The fight against shame is an uphill battle, though. Studies have shown how the brain is set up to hold on tighter and more quickly to negative experiences than positive ones. Practices that can help us hold on to the positive are meditation and journaling.
Finally, confession to trusted community is essential to combating shame in our lives. Holding secrets is psychologically and spiritually damaging and bringing it out into the light allows us to deal with it directly and to cultivate healing. Although it can be overwhelming to open up, Shigematsu assured us “in the deepest blackest night of despair, if you can get just one pinhole of light…all of grace rushes in.”
In Shigematsu’s third session he spoke on how limits can paradoxically bring great liberation in our lives. We tell children, “You can be anything if you try hard enough,” but this messaging inevitably sets us up for failure. If we don’t achieve, it must be our own fault. In Marlow’s play The Tragical History of Dr. Faustus, a demon tells the main character that the definition of hell is a place that “has no limits.”
Shigematsu argues that in life, limits actually bring significant freedom. Think of art, poetry and music, which are all bound by clear limits. Their beauty is not in spite of, but because of the limitations they are under. We also look to Jesus and see his example of a limited life. Jesus embraced limits, born and raised as a human, limited geographically, hungry, sleepy, tired and thirsty. As we learn to accept limits and place healthy boundaries in our life, it frees us to reach our true potential, and become our true selves. We gain the courage to say—as spiritual writer Henri Nouwen does—“This is my life, the life that was given to me, and this is the life that I have to live the best that I can.”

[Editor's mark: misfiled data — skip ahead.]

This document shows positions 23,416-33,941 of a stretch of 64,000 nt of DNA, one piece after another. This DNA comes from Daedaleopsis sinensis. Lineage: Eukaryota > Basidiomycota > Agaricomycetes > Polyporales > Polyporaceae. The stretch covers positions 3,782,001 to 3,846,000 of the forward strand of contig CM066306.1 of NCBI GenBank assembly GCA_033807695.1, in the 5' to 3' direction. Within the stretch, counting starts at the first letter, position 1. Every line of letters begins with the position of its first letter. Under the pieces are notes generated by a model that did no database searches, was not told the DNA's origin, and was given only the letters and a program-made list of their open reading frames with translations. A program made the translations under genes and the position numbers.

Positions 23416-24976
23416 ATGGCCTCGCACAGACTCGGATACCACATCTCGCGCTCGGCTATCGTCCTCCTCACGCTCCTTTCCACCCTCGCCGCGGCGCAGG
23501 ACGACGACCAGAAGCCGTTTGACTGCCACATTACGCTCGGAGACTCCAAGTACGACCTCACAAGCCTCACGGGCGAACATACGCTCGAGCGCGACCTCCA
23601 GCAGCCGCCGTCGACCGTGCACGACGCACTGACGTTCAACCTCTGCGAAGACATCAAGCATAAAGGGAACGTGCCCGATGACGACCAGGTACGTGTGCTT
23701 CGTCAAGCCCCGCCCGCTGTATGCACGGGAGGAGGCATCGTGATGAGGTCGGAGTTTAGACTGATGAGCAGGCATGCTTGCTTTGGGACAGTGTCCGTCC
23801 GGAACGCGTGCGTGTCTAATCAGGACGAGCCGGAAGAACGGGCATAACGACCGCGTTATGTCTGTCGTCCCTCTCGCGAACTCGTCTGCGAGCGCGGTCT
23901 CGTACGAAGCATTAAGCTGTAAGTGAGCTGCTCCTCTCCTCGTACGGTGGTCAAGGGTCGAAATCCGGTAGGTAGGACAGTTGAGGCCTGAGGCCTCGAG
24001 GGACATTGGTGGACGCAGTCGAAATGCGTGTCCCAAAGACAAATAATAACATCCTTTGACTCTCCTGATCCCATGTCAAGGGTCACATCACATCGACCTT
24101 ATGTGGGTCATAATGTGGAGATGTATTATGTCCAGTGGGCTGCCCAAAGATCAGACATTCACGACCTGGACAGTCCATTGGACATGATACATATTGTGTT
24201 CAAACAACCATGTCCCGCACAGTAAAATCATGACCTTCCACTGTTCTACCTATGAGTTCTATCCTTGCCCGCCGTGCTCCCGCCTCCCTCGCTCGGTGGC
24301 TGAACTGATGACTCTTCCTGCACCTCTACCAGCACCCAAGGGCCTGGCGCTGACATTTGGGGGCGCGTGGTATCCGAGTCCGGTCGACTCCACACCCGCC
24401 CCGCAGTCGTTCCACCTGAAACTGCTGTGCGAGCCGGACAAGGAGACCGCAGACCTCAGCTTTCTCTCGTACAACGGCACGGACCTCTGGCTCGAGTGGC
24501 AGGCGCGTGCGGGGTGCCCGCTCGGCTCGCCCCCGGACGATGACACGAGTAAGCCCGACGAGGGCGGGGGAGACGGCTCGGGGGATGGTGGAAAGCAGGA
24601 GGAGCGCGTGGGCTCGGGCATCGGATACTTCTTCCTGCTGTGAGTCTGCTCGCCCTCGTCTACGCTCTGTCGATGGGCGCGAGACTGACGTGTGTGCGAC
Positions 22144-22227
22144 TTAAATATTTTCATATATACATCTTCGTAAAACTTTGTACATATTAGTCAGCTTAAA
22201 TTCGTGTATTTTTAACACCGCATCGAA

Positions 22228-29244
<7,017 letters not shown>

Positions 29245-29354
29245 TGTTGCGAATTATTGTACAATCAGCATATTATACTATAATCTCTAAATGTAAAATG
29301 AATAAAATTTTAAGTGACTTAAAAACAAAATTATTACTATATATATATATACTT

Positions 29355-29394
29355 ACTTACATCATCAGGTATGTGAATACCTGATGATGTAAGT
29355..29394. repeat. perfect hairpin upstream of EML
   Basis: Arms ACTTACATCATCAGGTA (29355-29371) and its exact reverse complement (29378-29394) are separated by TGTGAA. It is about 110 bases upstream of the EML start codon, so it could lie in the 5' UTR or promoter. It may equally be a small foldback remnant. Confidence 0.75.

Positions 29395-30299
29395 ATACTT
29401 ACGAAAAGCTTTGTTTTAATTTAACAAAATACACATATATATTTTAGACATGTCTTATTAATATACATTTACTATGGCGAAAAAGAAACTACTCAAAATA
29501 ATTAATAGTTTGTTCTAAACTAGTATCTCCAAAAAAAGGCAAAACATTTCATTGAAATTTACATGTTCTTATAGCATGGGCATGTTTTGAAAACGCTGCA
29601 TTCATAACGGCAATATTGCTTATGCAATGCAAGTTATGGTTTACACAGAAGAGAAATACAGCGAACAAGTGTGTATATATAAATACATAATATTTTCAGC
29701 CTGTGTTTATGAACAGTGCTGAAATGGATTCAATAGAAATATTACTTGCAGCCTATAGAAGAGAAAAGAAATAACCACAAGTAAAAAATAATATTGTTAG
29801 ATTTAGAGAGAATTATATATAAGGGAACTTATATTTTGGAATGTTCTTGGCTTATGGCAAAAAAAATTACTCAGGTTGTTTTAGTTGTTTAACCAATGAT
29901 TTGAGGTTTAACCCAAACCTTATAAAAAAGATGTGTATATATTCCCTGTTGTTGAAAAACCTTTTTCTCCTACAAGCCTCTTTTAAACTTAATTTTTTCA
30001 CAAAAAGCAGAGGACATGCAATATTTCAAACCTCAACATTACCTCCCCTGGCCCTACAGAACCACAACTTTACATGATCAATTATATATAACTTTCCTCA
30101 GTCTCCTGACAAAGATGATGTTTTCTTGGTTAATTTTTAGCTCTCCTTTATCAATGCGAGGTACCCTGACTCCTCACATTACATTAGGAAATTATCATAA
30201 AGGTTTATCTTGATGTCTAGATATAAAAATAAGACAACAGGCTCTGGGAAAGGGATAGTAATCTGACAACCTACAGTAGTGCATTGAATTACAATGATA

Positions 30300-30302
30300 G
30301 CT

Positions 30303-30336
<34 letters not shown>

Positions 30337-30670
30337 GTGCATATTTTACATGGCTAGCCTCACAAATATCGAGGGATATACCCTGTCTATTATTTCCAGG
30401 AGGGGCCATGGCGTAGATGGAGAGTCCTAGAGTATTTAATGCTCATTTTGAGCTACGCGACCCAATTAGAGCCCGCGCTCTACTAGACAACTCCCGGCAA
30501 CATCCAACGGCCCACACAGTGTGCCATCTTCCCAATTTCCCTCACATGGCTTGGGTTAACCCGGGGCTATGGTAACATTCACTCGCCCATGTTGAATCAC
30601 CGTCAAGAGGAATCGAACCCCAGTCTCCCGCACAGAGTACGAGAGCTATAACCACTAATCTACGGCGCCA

In his final session, Shigematsu reflected on the power of beauty to break us out of shame. Shame causes us to curl inward on ourselves, to become self-focused. Beauty, on the other hand, “requires of us to give up our imaginary position at the center” and allows us to step into something larger.
All of us have moments in our lives where we experienced awe at beauty. Perhaps a piece of music or artwork, a moment in nature, or even an incredible meal. As we meditate on these moments, we can “dwell in the house of the Lordall the days of [our] life, to gaze on the beauty of the Lord and to seek him in his temple” (Psalm 27:4). More than this, as we experience beauty, studies have shown that we become kinder, more compassionate and empathetic. Shigematsu encouraged us to pursue the spiritual discipline of “putting yourself intentionally in the path of beauty every day.” In doing this, we can break the cycle of shame, and grow in empathy to the people around us.
Shame is universal, yes, but we worship a God who has borne not only our sin, but also our shame. A God who graciously covers us with grace and love despite our failures. As we grow in relationship with God, who is in his very nature love; as we connect into a trusted community; as we embrace our limitations and set healthy boundaries; and as we intentionally open our eyes to the beautiful things around us, we can break out of shame and understand how God sees us. We are his beloved sons and daughters, in whom he is well pleased. Now, we are freed to become our true selves.
Jesse Penner is a student at Steinbach Bible College. He is working toward a BA in Christian Studies with a pastoral focus. He is currently the lead pastor at Pleasant Valley Church (EMC) in Rosenort, Man.